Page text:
Lord Rayleigh’s Argon was mostly argon (99.7%), but it was 0.19% neon, 0.056% helium and 0.019% methane. You can’t really blame Lord Rayleigh for not noticing the others.
Similarly, Lord Rayleigh assumed that there were people with normal eyesight, and then one group (“this peculiarity”) (which included those Balfour brothers) which was different.
As with the argon, he was right to identify an anomaly, but wrong to assume that there was only one. The feature that Lord Rayleigh noticed in the Balfours is these days called Anomalous trichromacy. Wikipedia says:
Anomalous trichromacy is a common type of inherited color vision deficiency, occurring when one of the three cone pigments is altered in its spectral sensitivity. This results in an impairment, rather than loss, of trichromacy (normal three-dimensional color vision).
Protanomaly is a mild color vision defect in which an altered spectral sensitivity of red retinal receptors (closer to green receptor response) results in poor red–green hue discrimination. It is hereditary, sex-linked, and present in 1% of males.
Deuteranomaly, caused by a similar shift in the green retinal receptors, is by far the most common type of color vision deficiency, mildly affecting red–green hue discrimination in 5% of European males. It is hereditary and sex-linked.
Tritanomaly is a rare, hereditary color vision deficiency affecting blue–green and yellow–red/pink hue discrimination. Unlike most other forms, it is not sex-linked, it is related to Chromosome “7”.
Here is a summary of the frequencies of occurrence (not agreeing exactly with the above text.)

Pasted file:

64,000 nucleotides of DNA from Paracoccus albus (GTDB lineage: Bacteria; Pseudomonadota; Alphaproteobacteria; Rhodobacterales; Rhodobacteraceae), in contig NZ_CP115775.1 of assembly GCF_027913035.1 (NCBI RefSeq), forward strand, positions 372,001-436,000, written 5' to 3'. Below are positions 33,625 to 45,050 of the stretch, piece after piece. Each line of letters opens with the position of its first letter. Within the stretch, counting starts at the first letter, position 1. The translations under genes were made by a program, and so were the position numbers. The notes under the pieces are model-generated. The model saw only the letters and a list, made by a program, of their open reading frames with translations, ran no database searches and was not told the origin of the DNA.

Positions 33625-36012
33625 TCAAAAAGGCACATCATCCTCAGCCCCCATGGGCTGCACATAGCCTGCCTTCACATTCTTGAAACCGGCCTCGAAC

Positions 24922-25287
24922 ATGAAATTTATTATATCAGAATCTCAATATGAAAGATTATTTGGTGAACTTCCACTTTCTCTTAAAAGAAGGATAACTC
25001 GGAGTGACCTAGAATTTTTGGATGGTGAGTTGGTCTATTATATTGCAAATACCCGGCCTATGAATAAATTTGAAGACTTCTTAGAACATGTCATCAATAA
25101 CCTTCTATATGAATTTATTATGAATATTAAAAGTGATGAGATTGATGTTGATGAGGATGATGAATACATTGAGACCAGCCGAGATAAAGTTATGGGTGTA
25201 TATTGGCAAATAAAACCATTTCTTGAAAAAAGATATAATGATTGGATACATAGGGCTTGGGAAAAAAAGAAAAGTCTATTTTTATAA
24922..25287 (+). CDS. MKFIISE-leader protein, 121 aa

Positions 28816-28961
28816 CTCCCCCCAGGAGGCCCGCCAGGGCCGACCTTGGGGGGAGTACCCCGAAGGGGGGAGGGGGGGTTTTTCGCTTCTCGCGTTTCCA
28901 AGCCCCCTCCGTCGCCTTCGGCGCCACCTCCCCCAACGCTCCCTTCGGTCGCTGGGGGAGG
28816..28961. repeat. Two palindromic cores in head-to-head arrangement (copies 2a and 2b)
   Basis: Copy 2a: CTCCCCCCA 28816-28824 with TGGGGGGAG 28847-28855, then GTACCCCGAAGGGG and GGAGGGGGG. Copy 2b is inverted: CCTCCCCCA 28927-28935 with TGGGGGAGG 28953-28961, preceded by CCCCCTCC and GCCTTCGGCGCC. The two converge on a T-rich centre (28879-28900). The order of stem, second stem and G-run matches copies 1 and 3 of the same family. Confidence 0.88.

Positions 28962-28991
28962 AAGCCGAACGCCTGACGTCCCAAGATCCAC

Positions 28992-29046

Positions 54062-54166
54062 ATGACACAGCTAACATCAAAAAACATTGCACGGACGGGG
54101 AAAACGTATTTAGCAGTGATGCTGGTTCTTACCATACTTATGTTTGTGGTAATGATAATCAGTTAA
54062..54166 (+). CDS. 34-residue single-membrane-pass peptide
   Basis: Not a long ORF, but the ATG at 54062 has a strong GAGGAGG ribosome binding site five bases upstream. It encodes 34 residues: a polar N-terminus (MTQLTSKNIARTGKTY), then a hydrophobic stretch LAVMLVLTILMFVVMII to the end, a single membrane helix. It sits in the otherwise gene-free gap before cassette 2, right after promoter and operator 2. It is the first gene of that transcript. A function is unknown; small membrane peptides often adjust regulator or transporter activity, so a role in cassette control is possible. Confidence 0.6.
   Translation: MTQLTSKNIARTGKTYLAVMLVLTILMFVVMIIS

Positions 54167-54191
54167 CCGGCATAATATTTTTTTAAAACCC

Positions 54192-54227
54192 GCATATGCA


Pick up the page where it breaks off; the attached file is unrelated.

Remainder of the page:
Two Consequences for us
Years ago, I was putting the finishing touches to a design that has three LEDs on the front panel. These were red, yellow and green. As the LEDs of different colours have different forward volt drops, one would never imagine that they would have the same value of series resistor. Factors of variation in LED brightness, and variations in the sensitivity of the human eye were to be considered as well. I had read Lord Rayleigh’s biography many years before, but did not think of it then. I selected the resistors to give much the same brightness to the three LEDs (to my eyes). I proudly submitted my work to my mate Tino Vescovi, who was my boss at that time. He asked why I had set the brightness of the three LEDs the way I had. I told him that I had set them for equal brightness. “No”, he exclaimed, “The brightnesses are so very different.” Tino changed the resistor values so that the brightnesses looked the same to him. They now looked very different to me. Unfortunately, I do not recall whether Tino’s changes made the red look brighter than the green or the other way around. I conclude that either Tino or I (or both) have anomalous trichromacy.
The lesson is, when you set the brightness of LED lamps like this, get a consensus of your work mates. Don’t rely on one person’s view. It is better to optimize your product for 96.665% of the population than the other 3.335%. You cannot get it right for everybody.
These days most people in the photography game are using digital equipment. They view their work on a computer monitor (often a very expensive “calibrated” one) which uses red, green blue primary colours. Then they print it out with a colour printer that uses cyan, magenta yellow and black inks.
No matter how well calibrated the monitors are, they cannot (even in principle) provide an image that will look the same as the printed one for 100% of the population. I suppose pleasing 96.665% is good enough. However it would be good if people whose profession is the presentation of colour understood this.
CIR Chromaticity Diagram
Somehow I love this. The diagram is presented as occupying x – y axes. Of course there is a z axis representing brightness. I have drawn in a triangle. I understand that if the screen has three phosphors (red, green and blue) then the colour on the screen can be any colour within the triangle.
Somehow the shape of the curve must follow from the spectral response curves of the S, M and L cones (first picture in this post). See http://en.wikipedia.org/wiki/CIE_1931_color_space
I wonder if it would be practical to use a similar “colour space” in other communication systems which used a three channel receiver with partly overlapping passbands. Hmmmmm!?